back into the unit and take medication. A decision was made that he
        should be sedated.

8.      The evidence obtained from the Hospital file and statements from
        witnesses indicates that the decision to sedate him was made after
        consultation with appropriate staff and after consideration of his medical
        history. There is nothing to suggest that this was not the appropriate
        clinical decision. He refused to take oral medication and he had to be
        physically restrained by a number of staff for some 5 to 10 minutes.

9.      In the course of being sedated he was given 10mgs of Haloperidol and
        10mgs of Midazolam intramuscularly. Haloperidol is a drug which Mr
        Hauff-Green had expressed concerns about in the past because of
        reported side affects and as a result his treatment program was changed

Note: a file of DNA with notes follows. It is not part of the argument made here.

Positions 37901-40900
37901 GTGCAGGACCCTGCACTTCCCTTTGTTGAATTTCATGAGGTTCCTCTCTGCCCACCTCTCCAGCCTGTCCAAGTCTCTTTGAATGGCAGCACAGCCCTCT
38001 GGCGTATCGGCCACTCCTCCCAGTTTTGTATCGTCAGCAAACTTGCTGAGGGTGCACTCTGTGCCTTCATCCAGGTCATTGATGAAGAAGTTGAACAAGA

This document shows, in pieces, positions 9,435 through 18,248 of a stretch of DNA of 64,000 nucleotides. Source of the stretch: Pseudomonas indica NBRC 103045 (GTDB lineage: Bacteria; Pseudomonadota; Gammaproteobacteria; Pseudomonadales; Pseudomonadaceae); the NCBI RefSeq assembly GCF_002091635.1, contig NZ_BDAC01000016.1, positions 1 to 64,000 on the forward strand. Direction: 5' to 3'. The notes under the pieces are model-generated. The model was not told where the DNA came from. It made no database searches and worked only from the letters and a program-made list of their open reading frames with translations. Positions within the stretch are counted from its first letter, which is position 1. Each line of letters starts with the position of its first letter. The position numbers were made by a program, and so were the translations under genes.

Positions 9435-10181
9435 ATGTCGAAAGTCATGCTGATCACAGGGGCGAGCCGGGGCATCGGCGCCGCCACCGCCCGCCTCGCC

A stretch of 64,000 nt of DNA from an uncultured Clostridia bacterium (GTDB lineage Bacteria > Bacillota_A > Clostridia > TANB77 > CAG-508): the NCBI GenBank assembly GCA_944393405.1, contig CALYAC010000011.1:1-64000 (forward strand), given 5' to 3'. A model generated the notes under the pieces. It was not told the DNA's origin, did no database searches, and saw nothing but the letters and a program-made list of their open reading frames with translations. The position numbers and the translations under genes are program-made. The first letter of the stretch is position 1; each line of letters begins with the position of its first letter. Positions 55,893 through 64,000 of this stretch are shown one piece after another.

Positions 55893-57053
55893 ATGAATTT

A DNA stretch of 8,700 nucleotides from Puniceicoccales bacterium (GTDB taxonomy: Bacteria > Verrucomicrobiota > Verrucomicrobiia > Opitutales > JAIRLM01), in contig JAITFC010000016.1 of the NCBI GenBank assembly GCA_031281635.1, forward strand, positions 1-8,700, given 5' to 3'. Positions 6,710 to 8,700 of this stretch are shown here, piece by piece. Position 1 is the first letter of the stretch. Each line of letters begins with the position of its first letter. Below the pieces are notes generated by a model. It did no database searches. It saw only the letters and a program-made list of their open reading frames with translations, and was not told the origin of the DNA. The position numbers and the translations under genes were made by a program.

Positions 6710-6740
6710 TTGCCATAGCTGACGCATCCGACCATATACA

to another drug. His medical records note he has a “reaction” to

10. He was then monitored in a High Dependency Unit but within a short
    time he was seen to be not breathing. Resuscitation commenced but he
    could not be revived.

11. It was stated by his family that the doctor who gave the Haloperidol was
    not aware his file noted a reaction to the drug. Considering the
    circumstances of the death and particularly that he died very soon after
    the forced administration of a drug which he had a reported past
    aversion to, this was naturally a matter of considerably concern to the
    family and became the subject of a coronial investigation.

12. An autopsy examination found that he had systemic sarcoidosis
    involving the lungs, liver, spleen, lymph nodes and myocardium. This is
    a disease in which chronic inflammatory granulomatous lesions of lymph
    nodes and other organs develop.

13. The examination also found he had severe steatosis (a fatty
    degeneration of the tissue commonly associated with morbid obesity).